No discussion of Giants trade deadline dealing ever fails to reference Brian Sabean’s history as General Manager — in particular the now-infamous Joe Nathan for A.J. Pierzynski trade following the 2003 season (Oops, I did it again!) — and to me, this flies in the face of standard baseball logic.
From the day they pick up a bat or put on a glove, coaches train players to have short memories. Every plate appearance, every batter faced, every ball hit in your vicinity is a new chance to strive for perfection. Yesterday is yesterday and tomorrow is tomorrow, so worry about the present.
You’d think we’d apply this philosophy equally to the front office. After all, if every GM sat at their desk fretting over a move because they’ve made bad moves in the past, the dealing would dry up. Everyone would stand pat out of fear. But these guys have the balls to pull the trigger year after year, and we put them through the wringer year after year, expecting every deal to be Pedro Martinez for Delino DeShields.
I’m part of a rather quiet contingent of Giants fans who didn’t think Sabes had to do anything before 1 p.m. on July 31st. That’s not to say the team had no room for improvement, far from it. But I felt — at least prior to the All-Star break — that the team as constituted had as good a chance as any of making the postseason. And even if they fell short, they would’ve given their best shot with a crew of youngsters who’d only benefit from pressure-packed playing time down the stretch.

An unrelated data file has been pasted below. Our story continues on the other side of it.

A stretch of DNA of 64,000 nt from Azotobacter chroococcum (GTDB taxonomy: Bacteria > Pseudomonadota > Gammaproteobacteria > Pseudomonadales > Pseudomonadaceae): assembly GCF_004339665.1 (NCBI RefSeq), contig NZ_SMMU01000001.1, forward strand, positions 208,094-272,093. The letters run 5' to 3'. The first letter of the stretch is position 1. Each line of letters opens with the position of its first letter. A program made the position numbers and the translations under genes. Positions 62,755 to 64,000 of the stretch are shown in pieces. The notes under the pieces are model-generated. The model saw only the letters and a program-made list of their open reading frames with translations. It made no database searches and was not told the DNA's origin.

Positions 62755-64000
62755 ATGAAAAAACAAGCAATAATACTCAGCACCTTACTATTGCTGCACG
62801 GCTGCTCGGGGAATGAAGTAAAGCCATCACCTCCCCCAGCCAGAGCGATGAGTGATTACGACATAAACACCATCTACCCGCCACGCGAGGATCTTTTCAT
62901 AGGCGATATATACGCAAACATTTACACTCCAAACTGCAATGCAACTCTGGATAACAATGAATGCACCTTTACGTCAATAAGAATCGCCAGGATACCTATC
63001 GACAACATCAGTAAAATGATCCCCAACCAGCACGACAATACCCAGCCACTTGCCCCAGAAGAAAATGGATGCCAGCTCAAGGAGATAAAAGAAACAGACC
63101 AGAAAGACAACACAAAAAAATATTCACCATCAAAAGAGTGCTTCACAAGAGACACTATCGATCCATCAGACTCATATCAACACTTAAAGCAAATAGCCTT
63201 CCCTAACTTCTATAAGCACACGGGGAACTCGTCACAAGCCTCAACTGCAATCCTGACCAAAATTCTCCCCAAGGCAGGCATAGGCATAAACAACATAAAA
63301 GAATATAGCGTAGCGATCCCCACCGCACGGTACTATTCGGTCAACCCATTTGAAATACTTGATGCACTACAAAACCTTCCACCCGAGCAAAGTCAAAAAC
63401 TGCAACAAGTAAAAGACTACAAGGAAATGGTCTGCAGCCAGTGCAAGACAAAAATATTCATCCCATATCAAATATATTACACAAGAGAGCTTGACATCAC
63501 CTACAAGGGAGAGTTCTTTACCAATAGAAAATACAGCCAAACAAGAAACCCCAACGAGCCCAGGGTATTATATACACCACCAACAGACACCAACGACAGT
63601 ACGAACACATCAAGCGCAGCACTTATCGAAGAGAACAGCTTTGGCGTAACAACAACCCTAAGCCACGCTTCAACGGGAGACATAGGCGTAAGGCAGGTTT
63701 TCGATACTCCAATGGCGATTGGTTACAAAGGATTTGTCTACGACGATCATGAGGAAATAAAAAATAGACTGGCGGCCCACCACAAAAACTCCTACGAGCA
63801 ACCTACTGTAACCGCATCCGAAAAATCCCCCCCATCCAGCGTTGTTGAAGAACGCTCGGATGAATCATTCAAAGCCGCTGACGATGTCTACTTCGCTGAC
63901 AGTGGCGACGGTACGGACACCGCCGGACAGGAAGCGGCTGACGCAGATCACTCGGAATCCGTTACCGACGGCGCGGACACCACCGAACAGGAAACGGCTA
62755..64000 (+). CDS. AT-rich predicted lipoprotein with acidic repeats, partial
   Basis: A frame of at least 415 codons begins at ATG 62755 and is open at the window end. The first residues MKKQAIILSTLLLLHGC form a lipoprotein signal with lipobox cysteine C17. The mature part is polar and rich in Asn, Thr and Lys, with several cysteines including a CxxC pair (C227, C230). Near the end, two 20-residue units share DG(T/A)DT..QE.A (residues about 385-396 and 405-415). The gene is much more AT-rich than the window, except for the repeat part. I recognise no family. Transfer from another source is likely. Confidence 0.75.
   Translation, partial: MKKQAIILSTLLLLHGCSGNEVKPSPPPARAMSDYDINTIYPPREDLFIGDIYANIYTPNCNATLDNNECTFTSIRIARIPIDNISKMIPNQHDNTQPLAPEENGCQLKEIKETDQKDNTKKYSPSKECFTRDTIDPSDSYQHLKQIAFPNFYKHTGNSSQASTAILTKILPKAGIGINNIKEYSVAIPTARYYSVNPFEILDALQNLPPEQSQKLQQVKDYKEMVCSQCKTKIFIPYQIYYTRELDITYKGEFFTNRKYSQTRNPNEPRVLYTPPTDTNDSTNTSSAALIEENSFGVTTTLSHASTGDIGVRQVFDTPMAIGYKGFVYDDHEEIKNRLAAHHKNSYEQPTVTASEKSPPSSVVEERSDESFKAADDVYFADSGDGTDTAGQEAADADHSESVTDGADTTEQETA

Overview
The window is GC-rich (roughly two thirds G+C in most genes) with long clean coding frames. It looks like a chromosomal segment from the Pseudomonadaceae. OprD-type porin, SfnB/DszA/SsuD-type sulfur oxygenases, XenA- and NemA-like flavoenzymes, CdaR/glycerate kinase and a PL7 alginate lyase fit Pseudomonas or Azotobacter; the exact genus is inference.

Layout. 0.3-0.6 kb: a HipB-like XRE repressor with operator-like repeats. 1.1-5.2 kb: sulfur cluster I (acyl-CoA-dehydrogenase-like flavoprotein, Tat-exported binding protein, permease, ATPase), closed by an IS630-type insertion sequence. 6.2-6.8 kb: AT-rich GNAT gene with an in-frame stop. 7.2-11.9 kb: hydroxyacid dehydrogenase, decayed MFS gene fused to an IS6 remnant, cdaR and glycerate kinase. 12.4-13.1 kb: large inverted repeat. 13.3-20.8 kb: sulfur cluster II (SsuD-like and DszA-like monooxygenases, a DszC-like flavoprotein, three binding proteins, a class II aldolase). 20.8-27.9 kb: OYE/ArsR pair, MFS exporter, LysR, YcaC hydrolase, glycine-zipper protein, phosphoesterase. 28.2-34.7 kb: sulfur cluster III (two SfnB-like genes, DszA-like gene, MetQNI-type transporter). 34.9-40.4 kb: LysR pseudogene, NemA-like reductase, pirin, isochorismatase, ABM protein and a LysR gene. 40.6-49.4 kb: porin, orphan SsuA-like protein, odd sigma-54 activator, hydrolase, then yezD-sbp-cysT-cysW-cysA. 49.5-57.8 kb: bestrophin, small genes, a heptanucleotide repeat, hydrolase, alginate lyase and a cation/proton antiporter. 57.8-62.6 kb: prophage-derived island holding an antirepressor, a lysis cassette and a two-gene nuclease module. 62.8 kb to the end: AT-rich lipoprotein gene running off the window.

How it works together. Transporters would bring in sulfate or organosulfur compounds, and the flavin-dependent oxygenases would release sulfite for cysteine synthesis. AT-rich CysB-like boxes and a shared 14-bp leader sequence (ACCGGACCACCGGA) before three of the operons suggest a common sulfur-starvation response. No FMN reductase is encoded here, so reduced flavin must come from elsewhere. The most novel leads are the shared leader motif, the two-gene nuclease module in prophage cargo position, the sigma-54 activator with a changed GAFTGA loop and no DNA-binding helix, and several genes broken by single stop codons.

This season was supposed to be about developing talent, and to the surprise of many — myself not included — the talent developed a bit earlier than expected. Granted, much of this is due to the impact of Pablo Sandoval’s bat, but there have been solid contributions from the likes of “Nasty” Nate Schierholtz, Travis Ishikawa, and recently Eugenio Velez, all of whom could factor into the team’s plans for years to come.
But in a logical move, the powers that be decided not to think about the future but the present, to win first and ask questions later. And of course, this move makes perfect sense. Timmy and Matty aren’t getting any younger, and any chance to put them in a short playoff series should not be taken lightly. However, in the process of setting up a contender for this year, the Giants put the promise of several prospects on hold.
Coming: 1B/C Ryan Garko
Going: LHP Scott Barnes
On paper: B+